A friend of mine and I were sitting around recently, musing over what kind of 911 we’d own if we had the money. The genesis of this was his Porsche 911 ownership; he had a ’85 911 cabriolet, and while he enjoyed the car it was a bit….well, basic in terms of creature comforts and ride quality compared to his current M3. There’s some charm in that, but having driven both I’d agree that the M3 is the better day-to-day car in nearly every way. But both of us agree that, money no object, the idea behind the Singer 911s is pretty compelling; take a more modern 911 and give it the classic look, but keep most of the modern amenities plus the modern powertrain, brakes and handling. It’s become quite a popular recipe, and with classic 911 values seemingly on an endlessly rising trajectory it’s quite viable to restore or resto-mod a 911 into a dream ride and make your money back, if not then some. Today’s example is pretty interesting and unique, though – I believe it’s the first time I’ve seen someone take a 930 chassis and turn it into a “regular” 911. Backdating the late ’70s look to the early 1970s and adding in some of the iconic IROC bits, the builders took modern Fuchs replicas and a built up 3.8 naturally aspirated motor and created one pretty awesome package:
For some time, one of the most popular race car trends with Porsche 911s was updating them; for the most part, people would take 1970s and early 1980s 911s and dress then in 964, 993 or in rare cases even the 996. With prices the way that they are on early 911s today, that may seem sacrilegious to many! So it’s not hugely surprising that with the surge in prices of early 911s – in particular, some of the rare racing models – increasingly instead of updating many modifying the venerable track tools have instead started to backdate the cars to earlier looks. Without a doubt, one of the most popular looks in the 911 scene is the RS and RSR models from the early 1970s – a time that really defined the Porsche legend as the defacto street to track weapon. Today’s example is one such backdated car; starting with a 1986 911, the builder selected the early 70s RSR look with IROC body panels. But the transformation of this 80s icon is more than skin deep, as underneath we find a 964-sourced 3.6 flat-6 good for 250 horsepower:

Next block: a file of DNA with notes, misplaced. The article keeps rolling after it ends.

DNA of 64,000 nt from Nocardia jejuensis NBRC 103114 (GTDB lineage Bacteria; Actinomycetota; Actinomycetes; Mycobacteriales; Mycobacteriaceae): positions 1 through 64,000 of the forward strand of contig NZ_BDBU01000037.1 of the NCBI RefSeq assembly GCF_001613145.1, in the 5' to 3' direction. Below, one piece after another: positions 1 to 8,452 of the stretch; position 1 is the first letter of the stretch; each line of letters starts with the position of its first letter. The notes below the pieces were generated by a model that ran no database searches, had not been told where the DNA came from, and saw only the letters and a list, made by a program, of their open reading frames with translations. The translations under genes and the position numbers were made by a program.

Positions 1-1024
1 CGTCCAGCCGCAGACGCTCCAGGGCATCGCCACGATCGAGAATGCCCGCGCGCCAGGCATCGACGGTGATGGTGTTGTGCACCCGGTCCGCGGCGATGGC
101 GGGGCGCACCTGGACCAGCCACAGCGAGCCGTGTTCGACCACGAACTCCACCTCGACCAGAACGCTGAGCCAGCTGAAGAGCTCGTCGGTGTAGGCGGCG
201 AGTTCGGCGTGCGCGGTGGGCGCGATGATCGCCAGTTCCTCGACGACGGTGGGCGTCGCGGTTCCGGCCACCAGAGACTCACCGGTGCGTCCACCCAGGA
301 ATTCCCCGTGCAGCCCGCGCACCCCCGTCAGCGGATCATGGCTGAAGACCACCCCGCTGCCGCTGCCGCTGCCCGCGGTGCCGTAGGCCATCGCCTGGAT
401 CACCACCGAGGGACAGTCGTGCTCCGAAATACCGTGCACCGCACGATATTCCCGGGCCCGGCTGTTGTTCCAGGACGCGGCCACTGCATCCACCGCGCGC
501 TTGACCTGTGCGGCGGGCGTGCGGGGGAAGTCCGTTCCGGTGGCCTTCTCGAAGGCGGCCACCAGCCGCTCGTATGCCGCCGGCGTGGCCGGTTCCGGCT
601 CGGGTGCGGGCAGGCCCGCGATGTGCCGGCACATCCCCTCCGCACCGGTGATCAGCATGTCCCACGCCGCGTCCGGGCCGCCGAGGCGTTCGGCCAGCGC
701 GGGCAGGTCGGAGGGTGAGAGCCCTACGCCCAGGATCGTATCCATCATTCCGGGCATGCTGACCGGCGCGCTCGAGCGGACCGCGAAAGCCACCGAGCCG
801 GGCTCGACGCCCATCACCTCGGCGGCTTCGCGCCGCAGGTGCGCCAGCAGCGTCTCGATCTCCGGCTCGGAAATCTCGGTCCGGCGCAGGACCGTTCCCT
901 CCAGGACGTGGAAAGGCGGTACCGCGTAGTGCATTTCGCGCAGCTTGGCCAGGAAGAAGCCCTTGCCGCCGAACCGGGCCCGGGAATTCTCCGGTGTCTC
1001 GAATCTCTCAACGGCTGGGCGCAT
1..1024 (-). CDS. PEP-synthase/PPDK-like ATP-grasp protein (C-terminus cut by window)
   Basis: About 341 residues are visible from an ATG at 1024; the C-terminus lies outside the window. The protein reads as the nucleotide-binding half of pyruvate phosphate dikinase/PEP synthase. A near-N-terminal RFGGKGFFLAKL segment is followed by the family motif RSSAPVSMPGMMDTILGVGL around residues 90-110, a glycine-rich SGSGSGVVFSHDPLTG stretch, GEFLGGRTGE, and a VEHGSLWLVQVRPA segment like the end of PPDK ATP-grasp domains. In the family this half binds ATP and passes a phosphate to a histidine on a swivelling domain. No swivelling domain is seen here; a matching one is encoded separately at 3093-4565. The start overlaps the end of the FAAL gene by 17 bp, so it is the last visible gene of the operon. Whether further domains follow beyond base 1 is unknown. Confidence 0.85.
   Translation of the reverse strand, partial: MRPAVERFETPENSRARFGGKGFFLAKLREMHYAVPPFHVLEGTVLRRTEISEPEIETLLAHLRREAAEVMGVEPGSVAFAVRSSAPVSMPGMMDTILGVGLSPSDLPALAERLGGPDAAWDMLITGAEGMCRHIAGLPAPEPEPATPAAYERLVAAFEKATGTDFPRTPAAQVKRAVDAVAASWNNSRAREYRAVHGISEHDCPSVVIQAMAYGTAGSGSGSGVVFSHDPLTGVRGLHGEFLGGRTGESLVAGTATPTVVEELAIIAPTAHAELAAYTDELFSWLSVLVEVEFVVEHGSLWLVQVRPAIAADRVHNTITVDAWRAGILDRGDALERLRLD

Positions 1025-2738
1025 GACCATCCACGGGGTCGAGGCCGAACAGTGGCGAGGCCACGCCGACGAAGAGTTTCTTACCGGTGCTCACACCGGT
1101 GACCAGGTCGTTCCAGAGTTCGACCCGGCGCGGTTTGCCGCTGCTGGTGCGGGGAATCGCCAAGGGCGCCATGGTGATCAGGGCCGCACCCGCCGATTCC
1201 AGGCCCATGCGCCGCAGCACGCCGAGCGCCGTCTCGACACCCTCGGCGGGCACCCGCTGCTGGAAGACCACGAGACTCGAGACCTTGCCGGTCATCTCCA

CLICK FOR DETAILS: 1986 Porsche 911 on eBay
About two weeks ago, I wrote up two ex-Turbo 911 racers that took the builds in different directions; one, an ultimate street car with track potential and a crazy V8 LS7 swap, and the other a more traditional RSR-inspired PCA club racer. Well, today we’re back at it with another ex-930 that has been converted to more traditional RSR style, with a big IROC whale tail and some pretty trick Jongbloed wheels, along with some Skoal Bandit/Group 44 inspired decals. What do you think?
CLICK FOR DETAILS: 1974 Porsche 911 Carrera “RSR” on eBay
In the days when 930s were a tad bit more affordable than they’ve become in recent years, it wasn’t uncommon to see blown-engine examples be turned into track creations. It makes a fair amount of sense – with upgrades brakes and wider flares, the Turbo model was a natural born track car. So with that in mind, we have two very different routes that seemingly similar cars could take; both based upon Turbo models, which is your track-flavored style? First we’ll look at the 3.6 flat-6 RSR-styled PCA racer:
CLICK FOR DETAILS: 1976 Porsche 911 “RSR” on eBay
As 911s get increasingly faster, more complex and more expensive, there is solace in looking towards the past and more simple times in Porsche history.…